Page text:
by John Copley
(ANNews) – There’s a new face in the capital city and it’s called “Water is Life.” It’s bright, bold and beautiful and tells many stories but the message it really delivers is both simple and important: start protecting the environment we live in and be especially concerned about our water supply. That’s the message being delivered by the new and brightly coloured community-driven mural that was painted on the large east-facing wall of the iHuman Youth Society, located in Edmonton’s inner city (9635-102A Ave).
“The project took place on the September 8-10 weekend,” explained iHuman Authenticity Director Keith Callihoo, who along with renowned Canadian artist and project facilitator, Isaac Murdoch, and dozens of local supporters spent the weekend creating a cultural mosaic designed to bring awareness to Edmontonians about the importance of water in our everyday lives.
“During the weekend event about 300 people joined us at the wall; more than 50 added their unique artistic touch to the mural. The participation we saw from local youth was especially rewarding. They really had fun telling their stories and adding their artwork to the mural,” noted Callihoo. “The mural was created as an inspiration and a learning tool that promotes the protection of water, a commodity that every living creature on earth needs to survive.”
The project, an initiative inspired by Murdoch and acclaimed artist and activist Christi Belcourt, was designed to help the two artists get their message out to the public. That message, noted Murdoch “is simply to create awareness that water is important to us all and as such we are encouraging every Canadian to stand up and do something positive for the environment. If we can find the strength and resolve to work together for the betterment of the planet, then we have taken a step forward in helping to ensure that humankind will be able to survive well into the future. You cannot overstate the importance of a healthy environment and that begins by protecting our water. To emphasize that importance, we became involved in creating two murals on the same weekend, one in Edmonton and the other in Ottawa.”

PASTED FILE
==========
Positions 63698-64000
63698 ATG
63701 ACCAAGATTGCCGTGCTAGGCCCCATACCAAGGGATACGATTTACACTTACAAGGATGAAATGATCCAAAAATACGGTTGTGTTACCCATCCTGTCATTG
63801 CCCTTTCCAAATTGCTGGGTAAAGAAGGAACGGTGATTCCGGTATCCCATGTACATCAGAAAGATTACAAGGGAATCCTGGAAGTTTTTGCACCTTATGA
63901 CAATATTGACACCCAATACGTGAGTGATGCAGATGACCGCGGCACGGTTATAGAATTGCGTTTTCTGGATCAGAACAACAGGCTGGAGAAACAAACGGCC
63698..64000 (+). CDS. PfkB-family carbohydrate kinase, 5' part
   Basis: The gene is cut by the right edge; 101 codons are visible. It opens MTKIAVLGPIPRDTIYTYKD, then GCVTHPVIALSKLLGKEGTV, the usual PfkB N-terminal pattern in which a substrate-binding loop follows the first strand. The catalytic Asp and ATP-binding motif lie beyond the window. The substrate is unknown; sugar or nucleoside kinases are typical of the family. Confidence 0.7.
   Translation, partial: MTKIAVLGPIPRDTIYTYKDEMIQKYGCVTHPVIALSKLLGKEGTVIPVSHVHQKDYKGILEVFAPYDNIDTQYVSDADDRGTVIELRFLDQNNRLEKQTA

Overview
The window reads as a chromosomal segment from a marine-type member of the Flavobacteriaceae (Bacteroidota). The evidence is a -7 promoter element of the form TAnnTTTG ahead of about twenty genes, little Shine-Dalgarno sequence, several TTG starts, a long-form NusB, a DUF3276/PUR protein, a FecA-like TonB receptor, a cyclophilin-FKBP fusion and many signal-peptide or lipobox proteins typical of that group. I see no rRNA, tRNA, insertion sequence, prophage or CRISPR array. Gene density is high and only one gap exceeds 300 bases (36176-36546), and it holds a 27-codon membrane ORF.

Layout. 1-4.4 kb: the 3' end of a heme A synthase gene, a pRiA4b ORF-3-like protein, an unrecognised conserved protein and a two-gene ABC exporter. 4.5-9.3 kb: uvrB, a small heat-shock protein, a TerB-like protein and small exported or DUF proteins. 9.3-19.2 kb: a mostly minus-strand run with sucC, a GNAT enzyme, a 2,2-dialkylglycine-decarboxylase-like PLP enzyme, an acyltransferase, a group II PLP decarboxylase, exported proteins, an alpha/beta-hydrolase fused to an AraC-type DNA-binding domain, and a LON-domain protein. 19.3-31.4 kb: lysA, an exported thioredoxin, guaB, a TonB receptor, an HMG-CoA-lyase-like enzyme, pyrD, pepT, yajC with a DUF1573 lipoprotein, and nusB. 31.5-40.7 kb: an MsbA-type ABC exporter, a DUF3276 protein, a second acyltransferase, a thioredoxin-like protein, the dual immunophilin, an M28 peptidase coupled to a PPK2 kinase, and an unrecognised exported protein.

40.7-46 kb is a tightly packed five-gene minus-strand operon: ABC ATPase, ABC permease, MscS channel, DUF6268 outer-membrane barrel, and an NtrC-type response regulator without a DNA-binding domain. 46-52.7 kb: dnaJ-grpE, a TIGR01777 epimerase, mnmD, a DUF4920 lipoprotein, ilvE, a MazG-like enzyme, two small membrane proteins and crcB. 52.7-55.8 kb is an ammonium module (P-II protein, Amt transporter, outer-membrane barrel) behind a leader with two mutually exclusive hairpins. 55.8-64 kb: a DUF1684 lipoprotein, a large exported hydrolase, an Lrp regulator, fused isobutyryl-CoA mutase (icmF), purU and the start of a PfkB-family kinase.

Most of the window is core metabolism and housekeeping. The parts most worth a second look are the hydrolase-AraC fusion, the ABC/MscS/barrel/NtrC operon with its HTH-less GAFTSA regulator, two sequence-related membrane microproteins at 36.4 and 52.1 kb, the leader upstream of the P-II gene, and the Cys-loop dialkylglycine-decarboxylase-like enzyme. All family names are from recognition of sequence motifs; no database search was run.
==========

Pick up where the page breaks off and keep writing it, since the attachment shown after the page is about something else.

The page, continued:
Callihoo lauded the efforts of community members who came out to help paint the new mural and credited local Elders for coming out to tell their stories and add their images.
“One Dene Elder participated in story-telling and then added syllabics to the mural,” he explained. “If you come by and see the wall you’ll note that the mural includes such things as a woodpecker, a symbol of strength and humility; a white buffalo to bring awareness to the plight of missing and murdered Indigenous women and a beaver for resilience and creativity.”
There’s also a Water Walker, a Thunderbird Woman, a sturgeon and a large and radiant rainbow erupting from the inside of a copper kettle, various plants, bright red strawberries, bubbles with Indigenous words printed inside and colourful hearts created by children participating in the weekend project.